Can you use a mobile cell booster in your home?

Well, you could….

But should you? Mobile cellular signal boosters like weBoost’s Drive Sleek are great for inside the car. Put the phone in its cradle and use your car’s Bluetooth to give you a great hands-free solution. With the phone in the cradle you’ll see a massive increase in reception even in areas with really bad cell service. It’s a great solution and one of the best things about it is, it’s not that expensive.

But is it right for home?

About ten years ago, several cell companies (including the one that would later become weBoost) sold kits that let you use a cradle booster at home. Essentially what you got was a power adapter and a way to mount the cradle on the desk. These proved to be unpopular and were eventually discontinued.

Really though if you wanted to you could build something like that very easily. You’d need something that adapted wall AC power to a 12 volt car cord. You can find that sort of stuff on Amazon all the time. You also would need some way to mount the cradle but again that’s not super hard. You could probably make something with parts on hand.

But that completely ignores the question of whether or not you should.

And my opinion is, you shouldn’t.

I think that a cradle booster for home is about the worst solution for cellular boosting. You have no choice of where to use the phone. It’s going to be wired to one specifc spot. You may as well have a land line if you’re going to do that. Sure you can use a Bluetooth headset and get some range, but it’s just not a very good solution all around.

You will certainly save a few dollars by doing something like this but it’s not going to make you happy. Maybe if you are in a trailer or something like that perhaps but I would think you would still want to be able to walk around. Perhaps a trailer could benefit from something like weBoost’s Drive 4G-X RV mobile cell booster but realistically that won’t be much less expensive than a small cell booster like the Home 4G. The Home 4G is a better option in this case as well.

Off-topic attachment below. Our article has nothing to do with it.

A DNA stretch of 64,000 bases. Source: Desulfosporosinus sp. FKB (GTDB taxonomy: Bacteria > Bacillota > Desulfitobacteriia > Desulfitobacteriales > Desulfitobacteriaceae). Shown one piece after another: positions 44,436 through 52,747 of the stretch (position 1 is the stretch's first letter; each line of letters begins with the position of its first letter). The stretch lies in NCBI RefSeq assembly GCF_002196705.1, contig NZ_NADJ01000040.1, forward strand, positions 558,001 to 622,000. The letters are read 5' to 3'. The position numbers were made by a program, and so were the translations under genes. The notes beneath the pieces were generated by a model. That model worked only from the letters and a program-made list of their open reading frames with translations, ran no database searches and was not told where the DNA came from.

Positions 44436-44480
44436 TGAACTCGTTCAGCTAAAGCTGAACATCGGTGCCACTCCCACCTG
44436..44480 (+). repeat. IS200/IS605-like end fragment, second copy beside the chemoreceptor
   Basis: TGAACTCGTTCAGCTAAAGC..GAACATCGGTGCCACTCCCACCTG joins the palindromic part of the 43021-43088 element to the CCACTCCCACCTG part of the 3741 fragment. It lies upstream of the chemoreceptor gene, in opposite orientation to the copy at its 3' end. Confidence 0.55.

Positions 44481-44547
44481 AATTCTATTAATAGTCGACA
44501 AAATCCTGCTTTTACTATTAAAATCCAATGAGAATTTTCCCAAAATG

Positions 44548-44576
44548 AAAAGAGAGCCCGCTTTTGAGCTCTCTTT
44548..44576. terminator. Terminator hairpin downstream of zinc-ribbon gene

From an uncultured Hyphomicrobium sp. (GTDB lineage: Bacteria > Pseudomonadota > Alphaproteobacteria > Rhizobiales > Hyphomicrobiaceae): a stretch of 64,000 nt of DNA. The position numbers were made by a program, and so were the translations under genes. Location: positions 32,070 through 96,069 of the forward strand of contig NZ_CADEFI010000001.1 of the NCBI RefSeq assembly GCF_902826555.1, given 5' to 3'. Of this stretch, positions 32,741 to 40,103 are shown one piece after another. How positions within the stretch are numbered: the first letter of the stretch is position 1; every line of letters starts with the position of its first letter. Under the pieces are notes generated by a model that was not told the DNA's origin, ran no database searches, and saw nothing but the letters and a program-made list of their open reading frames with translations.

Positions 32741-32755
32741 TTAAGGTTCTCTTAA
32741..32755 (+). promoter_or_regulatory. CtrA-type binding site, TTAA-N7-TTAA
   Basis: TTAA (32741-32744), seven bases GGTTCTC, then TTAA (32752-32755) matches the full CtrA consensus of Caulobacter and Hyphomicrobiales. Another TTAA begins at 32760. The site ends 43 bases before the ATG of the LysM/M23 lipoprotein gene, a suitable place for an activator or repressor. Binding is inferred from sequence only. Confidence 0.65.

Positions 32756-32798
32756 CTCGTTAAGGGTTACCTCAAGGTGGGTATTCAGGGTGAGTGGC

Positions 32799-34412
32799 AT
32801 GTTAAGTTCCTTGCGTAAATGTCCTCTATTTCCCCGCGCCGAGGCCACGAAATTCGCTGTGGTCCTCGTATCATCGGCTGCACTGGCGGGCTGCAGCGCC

It’s the gain, really

Mobile boosters are limited to 42dB of gain, and cradle boosters generally have far less. Even though you wouldn’t think you’d need a lot of gain for a small space, small spaces are often crowded with walls and wires just like larger one. I would recommend a 50dB booster at minimum even for a small space. Most of the consumer boosters today are at 65dB or more. That’s just recognition of the fact that you need a lot of power to overcome certain problems.

That’s the most important reason that you won’t find a mobile cell booster terribly appealing in your home. It just won’t work as well. Instead of trying to create a frankenbooster, shop for the great selection of signal boosters we have at Solid Signal. You’ll find a number of refurbished options that will help you save money and they’ll make more sense than using a mobile booster indoors.

About the Author

Stuart Sweet
Stuart Sweet is the editor-in-chief of The Solid Signal Blog and a "master plumber" at Signal Group, LLC. He is the author of over 8,000 articles and longform tutorials including many posted here. Reach him by clicking on "Contact the Editor" at the bottom of this page.